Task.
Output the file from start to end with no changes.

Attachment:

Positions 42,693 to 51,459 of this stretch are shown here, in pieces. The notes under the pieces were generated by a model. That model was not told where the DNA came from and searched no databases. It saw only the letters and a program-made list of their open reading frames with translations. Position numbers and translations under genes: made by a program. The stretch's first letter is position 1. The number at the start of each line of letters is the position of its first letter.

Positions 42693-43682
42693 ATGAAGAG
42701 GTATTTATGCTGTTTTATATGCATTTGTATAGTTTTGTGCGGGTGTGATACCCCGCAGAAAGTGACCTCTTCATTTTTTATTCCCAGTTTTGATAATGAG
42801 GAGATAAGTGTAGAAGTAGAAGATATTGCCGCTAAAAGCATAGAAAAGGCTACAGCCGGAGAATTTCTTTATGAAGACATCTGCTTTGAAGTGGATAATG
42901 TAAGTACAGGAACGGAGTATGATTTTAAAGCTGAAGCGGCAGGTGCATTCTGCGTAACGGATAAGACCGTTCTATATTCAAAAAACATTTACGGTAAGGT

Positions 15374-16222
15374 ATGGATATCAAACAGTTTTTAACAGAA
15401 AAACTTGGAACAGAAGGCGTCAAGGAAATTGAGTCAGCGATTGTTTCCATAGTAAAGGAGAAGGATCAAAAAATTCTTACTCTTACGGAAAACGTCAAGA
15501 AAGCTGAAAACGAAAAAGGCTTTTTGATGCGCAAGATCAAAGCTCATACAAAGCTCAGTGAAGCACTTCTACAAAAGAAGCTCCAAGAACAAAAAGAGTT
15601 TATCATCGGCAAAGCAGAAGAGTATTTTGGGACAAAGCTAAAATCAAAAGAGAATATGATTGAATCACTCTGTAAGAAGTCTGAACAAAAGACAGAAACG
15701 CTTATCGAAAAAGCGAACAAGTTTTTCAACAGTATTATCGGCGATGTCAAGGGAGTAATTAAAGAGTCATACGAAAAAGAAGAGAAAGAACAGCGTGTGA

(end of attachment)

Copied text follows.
Positions 42,693 to 51,459 of this stretch are shown here, in pieces. The notes under the pieces were generated by a model. That model was not told where the DNA came from and searched no databases. It saw only the letters and a program-made list of their open reading frames with translations. Position numbers and translations under genes: made by a program. The stretch's first letter is position 1. The number at the start of each line of letters is the position of its first letter.

Positions 42693-43682
42693 ATGAAGAG
42701 GTATTTATGCTGTTTTATATGCATTTGTATAGTTTTGTGCGGGTGTGATACCCCGCAGAAAGTGACCTCTTCATTTTTTATTCCCAGTTTTGATAATGAG
42801 GAGATAAGTGTAGAAGTAGAAGATATTGCCGCTAAAAGCATAGAAAAGGCTACAGCCGGAGAATTTCTTTATGAAGACATCTGCTTTGAAGTGGATAATG
42901 TAAGTACAGGAACGGAGTATGATTTTAAAGCTGAAGCGGCAGGTGCATTCTGCGTAACGGATAAGACCGTTCTATATTCAAAAAACATTTACGGTAAGGT

Positions 15374-16222
15374 ATGGATATCAAACAGTTTTTAACAGAA
15401 AAACTTGGAACAGAAGGCGTCAAGGAAATTGAGTCAGCGATTGTTTCCATAGTAAAGGAGAAGGATCAAAAAATTCTTACTCTTACGGAAAACGTCAAGA
15501 AAGCTGAAAACGAAAAAGGCTTTTTGATGCGCAAGATCAAAGCTCATACAAAGCTCAGTGAAGCACTTCTACAAAAGAAGCTCCAAGAACAAAAAGAGTT
15601 TATCATCGGCAAAGCAGAAGAGTATTTTGGGACAAAGCTAAAATCAAAAGAGAATATGATTGAATCACTCTGTAAGAAGTCTGAACAAAAGACAGAAACG
15701 CTTATCGAAAAAGCGAACAAGTTTTTCAACAGTATTATCGGCGATGTCAAGGGAGTAATTAAAGAGTCATACGAAAAAGAAGAGAAAGAACAGCGTGTGA